• alonzo says:

      With all due respect, I don’t think you “get it.”
      Yes, methodically collected anscdotes may turn out to be data but that’s the point, isn’t it – mere anecdote, no matter how many, by itself, can’t be data.
      Think of this as literature not mathamatics.

  4. hue says:

    how many anecdotes does it take to screw in a light bulb?

  5. Ponchovilla says:

    Barry:
    How can you deny that a string of anecdotes does not qualify as “data”?
    For example in the hyper inflationist “theory” that gold should be at least $1800/oz by noon tomorrow based on “fundamentals” as evidence by these anecdotal data:
    I paid $1.00 more for chicken wings this week at the grocery store
    the box of cereal I bought was 10c more per box and the box size was reduced from 14oz to 12 oz
    The Federal Reserve has been “printing money” like crazy. All that QE has to go somewhere and it should be going to gold and the gold mining stocks

    Or: The “arctic vortex” has given us some of the coldest temperatures on record therefore global warming is a hoax.

    ITMT Australia has broken the highest recorded temperatures in December 2013 breaking the highest recorded temperatures of Dec 2012
    Get the point mate?

    • Because they are a biased collection of specific stories told from a specific vantage point — lacking in objectivity, filled with selective perception, created from a biased sample set, etc.

      • Ponchovilla says:

        Pefect. That’s exactly what politicians do ! I only wanted you to smile about my comment, but the reply is just too damn clear for the anecdotalists. They will never “getit” so forgetaboutit.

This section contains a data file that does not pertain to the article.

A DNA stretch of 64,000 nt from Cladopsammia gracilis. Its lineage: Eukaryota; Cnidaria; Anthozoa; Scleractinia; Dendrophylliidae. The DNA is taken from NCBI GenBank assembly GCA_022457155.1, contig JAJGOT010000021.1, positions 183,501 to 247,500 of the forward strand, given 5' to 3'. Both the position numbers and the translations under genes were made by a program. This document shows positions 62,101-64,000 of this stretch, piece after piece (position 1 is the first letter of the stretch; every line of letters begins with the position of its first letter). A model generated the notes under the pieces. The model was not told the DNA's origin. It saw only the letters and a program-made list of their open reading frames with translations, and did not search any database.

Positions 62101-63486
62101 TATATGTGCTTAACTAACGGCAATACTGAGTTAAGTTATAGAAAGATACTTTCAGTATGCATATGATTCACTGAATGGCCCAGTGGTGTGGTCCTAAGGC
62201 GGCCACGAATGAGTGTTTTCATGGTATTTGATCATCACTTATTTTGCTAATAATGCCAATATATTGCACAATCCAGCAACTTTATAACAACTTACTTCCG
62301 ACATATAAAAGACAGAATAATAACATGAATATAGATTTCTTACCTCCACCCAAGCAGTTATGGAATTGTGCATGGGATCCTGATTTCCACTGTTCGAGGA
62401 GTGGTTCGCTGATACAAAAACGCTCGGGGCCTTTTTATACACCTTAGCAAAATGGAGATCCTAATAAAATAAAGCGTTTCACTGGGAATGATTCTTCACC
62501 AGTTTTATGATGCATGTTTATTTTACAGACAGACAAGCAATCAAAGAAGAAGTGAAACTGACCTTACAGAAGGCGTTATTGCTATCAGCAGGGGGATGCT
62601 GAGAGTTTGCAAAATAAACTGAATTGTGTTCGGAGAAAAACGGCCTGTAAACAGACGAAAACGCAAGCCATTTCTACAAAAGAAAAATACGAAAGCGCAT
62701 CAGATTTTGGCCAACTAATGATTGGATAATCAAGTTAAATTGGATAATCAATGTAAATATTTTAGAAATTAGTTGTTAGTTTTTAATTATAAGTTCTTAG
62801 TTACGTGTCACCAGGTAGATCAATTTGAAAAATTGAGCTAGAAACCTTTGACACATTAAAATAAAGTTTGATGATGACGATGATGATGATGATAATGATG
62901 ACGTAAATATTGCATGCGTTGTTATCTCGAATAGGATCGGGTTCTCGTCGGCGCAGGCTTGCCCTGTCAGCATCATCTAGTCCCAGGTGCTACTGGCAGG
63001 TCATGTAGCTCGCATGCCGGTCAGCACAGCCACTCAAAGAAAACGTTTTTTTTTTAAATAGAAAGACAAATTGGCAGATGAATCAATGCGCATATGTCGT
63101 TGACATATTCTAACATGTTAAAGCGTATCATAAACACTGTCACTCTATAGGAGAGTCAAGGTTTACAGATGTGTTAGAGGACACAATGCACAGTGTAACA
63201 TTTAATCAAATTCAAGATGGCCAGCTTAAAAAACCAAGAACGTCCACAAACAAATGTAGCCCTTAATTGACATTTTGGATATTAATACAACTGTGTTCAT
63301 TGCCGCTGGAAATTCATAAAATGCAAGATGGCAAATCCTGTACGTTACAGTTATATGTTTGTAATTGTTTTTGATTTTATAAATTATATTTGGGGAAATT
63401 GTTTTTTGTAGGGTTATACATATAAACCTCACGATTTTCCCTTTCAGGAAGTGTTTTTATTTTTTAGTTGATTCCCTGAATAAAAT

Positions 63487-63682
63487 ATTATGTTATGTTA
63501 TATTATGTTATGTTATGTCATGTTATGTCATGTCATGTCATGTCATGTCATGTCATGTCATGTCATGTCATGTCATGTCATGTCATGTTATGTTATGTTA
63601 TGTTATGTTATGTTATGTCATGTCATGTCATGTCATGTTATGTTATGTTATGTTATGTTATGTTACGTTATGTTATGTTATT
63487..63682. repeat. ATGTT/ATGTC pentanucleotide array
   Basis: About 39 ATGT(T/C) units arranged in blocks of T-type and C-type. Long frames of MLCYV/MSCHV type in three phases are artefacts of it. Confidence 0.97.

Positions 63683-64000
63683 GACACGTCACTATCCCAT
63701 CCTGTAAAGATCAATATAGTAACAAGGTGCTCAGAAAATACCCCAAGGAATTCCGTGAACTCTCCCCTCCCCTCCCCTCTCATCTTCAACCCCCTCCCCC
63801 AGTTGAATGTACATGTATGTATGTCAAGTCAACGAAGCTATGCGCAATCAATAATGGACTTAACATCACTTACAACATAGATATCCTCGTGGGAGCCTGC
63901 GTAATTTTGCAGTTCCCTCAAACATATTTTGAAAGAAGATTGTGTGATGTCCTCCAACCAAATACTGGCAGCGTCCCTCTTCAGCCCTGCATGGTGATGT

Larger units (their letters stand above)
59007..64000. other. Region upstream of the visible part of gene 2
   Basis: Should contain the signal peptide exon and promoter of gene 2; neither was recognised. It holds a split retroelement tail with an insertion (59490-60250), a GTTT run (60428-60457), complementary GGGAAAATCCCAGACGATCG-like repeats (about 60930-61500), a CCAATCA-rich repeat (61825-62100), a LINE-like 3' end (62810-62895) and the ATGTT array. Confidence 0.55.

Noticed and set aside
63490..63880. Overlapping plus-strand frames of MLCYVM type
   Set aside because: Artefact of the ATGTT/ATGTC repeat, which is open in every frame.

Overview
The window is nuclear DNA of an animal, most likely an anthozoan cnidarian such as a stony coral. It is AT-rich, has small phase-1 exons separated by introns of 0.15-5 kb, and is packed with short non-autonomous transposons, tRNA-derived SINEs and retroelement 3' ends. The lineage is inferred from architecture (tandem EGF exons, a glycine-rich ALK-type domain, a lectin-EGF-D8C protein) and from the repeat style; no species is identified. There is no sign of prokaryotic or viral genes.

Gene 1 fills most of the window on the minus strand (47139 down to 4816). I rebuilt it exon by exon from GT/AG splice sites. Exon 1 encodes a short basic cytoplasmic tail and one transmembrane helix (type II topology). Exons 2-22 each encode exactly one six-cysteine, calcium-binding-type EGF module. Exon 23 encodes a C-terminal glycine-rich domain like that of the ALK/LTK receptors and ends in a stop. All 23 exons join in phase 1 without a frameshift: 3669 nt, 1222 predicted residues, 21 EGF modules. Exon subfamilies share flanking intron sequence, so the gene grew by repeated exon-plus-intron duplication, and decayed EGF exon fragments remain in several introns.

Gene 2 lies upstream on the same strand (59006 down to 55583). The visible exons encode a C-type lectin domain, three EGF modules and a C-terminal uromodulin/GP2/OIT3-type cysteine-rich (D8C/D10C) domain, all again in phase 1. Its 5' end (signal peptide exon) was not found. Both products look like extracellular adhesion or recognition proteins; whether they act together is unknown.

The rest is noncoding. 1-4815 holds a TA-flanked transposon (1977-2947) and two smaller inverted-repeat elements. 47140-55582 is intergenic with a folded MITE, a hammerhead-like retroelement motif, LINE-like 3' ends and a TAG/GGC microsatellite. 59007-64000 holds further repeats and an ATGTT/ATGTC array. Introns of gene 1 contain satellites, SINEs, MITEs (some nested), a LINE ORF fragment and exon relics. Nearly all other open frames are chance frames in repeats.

6. samjoy says:

    A very useful and valid point that has special relevance in investing (ex: hyper inflation fears). A few points though:

    1) Don’t get washed away in a flash flood because the weather data called for sunny skies. It seems to me that relying on data all of the time could lead to fragility rather than anti-fragility. Data does have limitations. Making money often involves betting before the data turns.

    2) Just because data suggests something doesn’t always mean we should act on it. Data might suggest Wal-Mart should fire 75% of its workers and replace them with cyborgs in order to increase profits. In reality that would leave millions jobless and probably cause a boycott. Or imagine if data suggested we could maximize efficiency by doing something morally wrong. I see this becoming more relevant in political discussions as well.

  7. sdpost5 says:

    I just had a sudden vision of this conversation taking a turn so abstract and philosophical that it will leave us all reeling and dazed. Because it is very difficult to separate out real data from data that only appears to be significant. The market incorporates, to various degrees, everything that happens in the universe — other galaxies, etc. albeit indirectly. Freud, Einstein, and others discussed whether it’s possible for human beings to really objectively observe ANYTHING. Thus we’re left being unable to perfectly separate out what is significant and legitimate from what is, for lack of a better term, noise. OK, I have to stop here before I get myself into trouble and wake up with a hangover in Ensenada or some place.

  8. kaleberg says:

    Anecdotes are useful for figuring out what people are thinking. The ones that proliferate are the ones that reflect the zeitgeist.

    Data are useful for finding out what is going on.